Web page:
According to Rafael García, former head of data processing for the DAS, Pupo Castro took the secret DAS information to Jorge 40 and the list of 15 trade union leaders who were then killed in Barranquilla (El Tiempo, Feb 22, 2007). García himself was detained in 2005 and charged with erasing the files of drug traffickers and paramilitaries from the DAS database.

Since then, he has collaborated with the prosecution as a key witness against Noguera. As a result of García’s detention, Noguera resigned from his DAS post. Uribe named him to the consulate in Milan, Italy, from which he resigned last year surrounded by scandal.

Uribe’s response

Uribe has given no convincing explanation. Instead, following Bush’s dictum of “if you are not with me, you are against me” and the old saying of “a good offense is the best defense,” Uribe has embarked on a vicious and deadly campaign of accusations against the opposition. Even before the current exposés, there was ample proof that the paramilitaries in Colombia are loyal followers of Uribe and his word is their supreme command.

Several leaders of the PDA, among them Sen. Gustavo Petro, have exposed pro-Uribe elements. Petro has asked for a congressional debate to inquire about the ties of politicians, businessmen and other sectors with paramilitarism in Antioquia. A former member of the M-19 guerrilla movement, Petro has consistently accused Uribe of allowing paramilitary ties with the politicians to end in the terrible violence disrupting the country with massacres, selective assassinations, kidnappings, etc. Uribe, in turn, has accused Petro and others of being “terrorists dressed in business suits.”

Two days after Uribe’s statement, a new paramilitary grouping, the Black Eagles, sent a death threat to dozens of social, labor, student and alternative media organizations. Petro’s brother was also threatened. Two members of the PDA were killed under suspicious circumstances.

Uribe has also lashed out against other opposition figures. He has called the director of the weekly magazine VOZ of the Colombian Communist Party (CCP), Carlos Lozano, a “FARC [Revolutionary Armed Forces of Colombia] accomplice”. This has the same effect as writing Lozano’s name on the hit list of the death squads.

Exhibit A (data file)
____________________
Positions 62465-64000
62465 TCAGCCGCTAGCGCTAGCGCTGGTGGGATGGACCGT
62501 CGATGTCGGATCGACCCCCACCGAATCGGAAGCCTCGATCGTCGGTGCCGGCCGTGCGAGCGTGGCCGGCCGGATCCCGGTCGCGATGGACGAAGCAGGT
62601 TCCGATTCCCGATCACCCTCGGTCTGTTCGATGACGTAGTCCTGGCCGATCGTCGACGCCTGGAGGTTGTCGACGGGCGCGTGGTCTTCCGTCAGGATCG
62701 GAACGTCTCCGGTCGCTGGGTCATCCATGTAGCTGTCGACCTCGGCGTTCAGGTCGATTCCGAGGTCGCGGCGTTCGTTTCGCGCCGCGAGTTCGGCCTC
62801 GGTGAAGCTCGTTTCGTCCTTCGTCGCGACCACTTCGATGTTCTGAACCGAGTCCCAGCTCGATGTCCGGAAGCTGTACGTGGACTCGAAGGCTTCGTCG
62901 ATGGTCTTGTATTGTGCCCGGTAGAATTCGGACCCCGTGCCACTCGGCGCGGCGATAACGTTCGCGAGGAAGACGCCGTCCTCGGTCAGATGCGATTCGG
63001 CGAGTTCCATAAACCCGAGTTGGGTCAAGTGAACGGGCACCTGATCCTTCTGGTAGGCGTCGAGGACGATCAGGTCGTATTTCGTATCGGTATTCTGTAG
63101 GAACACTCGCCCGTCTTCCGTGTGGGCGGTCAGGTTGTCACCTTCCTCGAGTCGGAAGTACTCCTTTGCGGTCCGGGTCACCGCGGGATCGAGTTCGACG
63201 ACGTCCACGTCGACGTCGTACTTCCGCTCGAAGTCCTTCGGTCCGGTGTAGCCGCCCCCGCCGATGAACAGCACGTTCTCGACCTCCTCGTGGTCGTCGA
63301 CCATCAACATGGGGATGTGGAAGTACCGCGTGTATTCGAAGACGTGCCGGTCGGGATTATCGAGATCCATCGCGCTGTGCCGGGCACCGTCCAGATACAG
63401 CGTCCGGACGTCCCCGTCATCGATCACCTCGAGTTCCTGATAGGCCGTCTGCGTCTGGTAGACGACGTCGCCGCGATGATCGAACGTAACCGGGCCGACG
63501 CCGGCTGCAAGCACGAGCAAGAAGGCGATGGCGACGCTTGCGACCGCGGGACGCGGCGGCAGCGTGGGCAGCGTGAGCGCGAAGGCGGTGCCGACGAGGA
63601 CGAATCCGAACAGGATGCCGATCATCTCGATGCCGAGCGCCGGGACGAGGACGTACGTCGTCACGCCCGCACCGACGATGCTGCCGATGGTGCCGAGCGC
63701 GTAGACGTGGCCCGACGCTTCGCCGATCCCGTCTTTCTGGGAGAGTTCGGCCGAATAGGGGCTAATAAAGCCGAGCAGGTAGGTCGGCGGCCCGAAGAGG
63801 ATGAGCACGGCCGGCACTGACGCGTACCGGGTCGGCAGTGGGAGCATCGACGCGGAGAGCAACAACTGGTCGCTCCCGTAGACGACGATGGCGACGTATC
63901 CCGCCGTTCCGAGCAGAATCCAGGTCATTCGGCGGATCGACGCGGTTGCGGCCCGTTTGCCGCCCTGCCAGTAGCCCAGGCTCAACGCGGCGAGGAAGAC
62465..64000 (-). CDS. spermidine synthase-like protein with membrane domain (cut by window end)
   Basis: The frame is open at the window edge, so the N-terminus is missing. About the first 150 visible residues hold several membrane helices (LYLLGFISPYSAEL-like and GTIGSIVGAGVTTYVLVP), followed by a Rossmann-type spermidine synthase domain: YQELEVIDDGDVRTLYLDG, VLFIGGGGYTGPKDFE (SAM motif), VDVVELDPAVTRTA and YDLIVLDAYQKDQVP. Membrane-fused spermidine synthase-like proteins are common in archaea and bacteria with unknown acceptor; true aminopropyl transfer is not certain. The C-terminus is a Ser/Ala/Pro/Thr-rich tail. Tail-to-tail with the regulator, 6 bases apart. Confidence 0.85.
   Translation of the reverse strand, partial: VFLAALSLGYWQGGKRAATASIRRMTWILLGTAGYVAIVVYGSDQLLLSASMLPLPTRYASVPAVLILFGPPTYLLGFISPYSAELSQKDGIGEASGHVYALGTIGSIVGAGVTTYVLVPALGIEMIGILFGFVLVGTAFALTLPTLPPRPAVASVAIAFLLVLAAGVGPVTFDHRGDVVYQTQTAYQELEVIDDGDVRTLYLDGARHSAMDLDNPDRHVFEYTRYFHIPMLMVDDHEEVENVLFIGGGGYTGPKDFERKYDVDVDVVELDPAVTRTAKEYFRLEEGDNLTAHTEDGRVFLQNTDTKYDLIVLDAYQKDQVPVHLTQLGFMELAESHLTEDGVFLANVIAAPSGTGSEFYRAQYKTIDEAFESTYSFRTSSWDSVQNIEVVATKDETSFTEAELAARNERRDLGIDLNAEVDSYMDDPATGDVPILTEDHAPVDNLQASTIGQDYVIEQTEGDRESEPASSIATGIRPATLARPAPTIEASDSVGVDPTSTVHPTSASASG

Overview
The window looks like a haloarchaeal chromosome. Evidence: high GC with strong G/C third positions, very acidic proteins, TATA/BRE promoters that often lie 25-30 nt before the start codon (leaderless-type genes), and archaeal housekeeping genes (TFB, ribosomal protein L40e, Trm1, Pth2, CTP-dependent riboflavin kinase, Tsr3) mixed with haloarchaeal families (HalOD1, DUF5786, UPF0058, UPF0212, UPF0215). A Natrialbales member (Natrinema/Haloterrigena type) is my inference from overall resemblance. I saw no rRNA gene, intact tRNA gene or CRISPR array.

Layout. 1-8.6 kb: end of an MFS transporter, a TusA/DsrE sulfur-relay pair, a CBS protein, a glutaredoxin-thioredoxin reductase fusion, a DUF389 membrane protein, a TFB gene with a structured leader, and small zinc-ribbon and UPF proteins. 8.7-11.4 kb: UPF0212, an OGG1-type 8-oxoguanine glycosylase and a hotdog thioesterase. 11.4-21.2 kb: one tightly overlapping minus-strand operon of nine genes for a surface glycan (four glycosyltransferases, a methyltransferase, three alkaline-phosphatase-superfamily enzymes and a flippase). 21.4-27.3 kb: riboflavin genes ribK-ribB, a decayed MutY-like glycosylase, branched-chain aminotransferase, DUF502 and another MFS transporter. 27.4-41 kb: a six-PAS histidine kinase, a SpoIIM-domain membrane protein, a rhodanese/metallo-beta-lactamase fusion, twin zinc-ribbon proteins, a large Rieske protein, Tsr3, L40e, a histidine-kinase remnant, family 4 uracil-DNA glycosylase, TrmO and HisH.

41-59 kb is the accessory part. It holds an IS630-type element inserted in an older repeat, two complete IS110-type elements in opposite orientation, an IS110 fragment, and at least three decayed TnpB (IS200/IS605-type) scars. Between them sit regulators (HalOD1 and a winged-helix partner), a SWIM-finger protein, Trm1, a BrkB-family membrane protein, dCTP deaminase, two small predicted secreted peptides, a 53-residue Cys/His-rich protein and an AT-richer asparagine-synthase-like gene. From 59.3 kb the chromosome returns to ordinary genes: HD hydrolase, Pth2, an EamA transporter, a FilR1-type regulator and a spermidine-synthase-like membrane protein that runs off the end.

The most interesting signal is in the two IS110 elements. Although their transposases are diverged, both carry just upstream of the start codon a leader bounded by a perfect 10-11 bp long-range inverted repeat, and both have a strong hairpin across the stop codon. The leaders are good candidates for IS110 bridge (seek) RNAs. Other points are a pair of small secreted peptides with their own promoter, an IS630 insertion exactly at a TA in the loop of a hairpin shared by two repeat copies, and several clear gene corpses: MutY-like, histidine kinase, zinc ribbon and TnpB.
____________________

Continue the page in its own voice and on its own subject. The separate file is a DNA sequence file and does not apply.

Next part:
A CCP statement says, “The irresponsible declarations of Alvaro Uribe .... are a conscious provocation by the chief of state meant to continue the witch-hunt with which he attempts to defend himself from the charges that the prosecution and the Supreme Court have brought against his spokespeople in the parliament.”

Paramilitaries demobilize?

A great deal of publicity has been given to the supposed demobilization of the Colombian Self Defense Units (AUC) or paramilitaries. Salvatore Mancuso, a well-known head of the Catatumbo Bloc of the AUC and responsible for the deaths of at least 5,200 people, is currently in jail. He took advantage of Uribe’s “Justice and Peace” law, which allows paramilitaries to confess their crimes in exchange for a lighter sentence, and has said that “the rearmament of the self-defense forces is a crude reality that we cannot avoid or minimize...” (taken from a statement from FENSUAGRO, the national campesino union).

Next: More violence against Colombian organizations: Who are the Black Eagles? What is the U.S. role? And the visit of Gustavo Petro to Washington.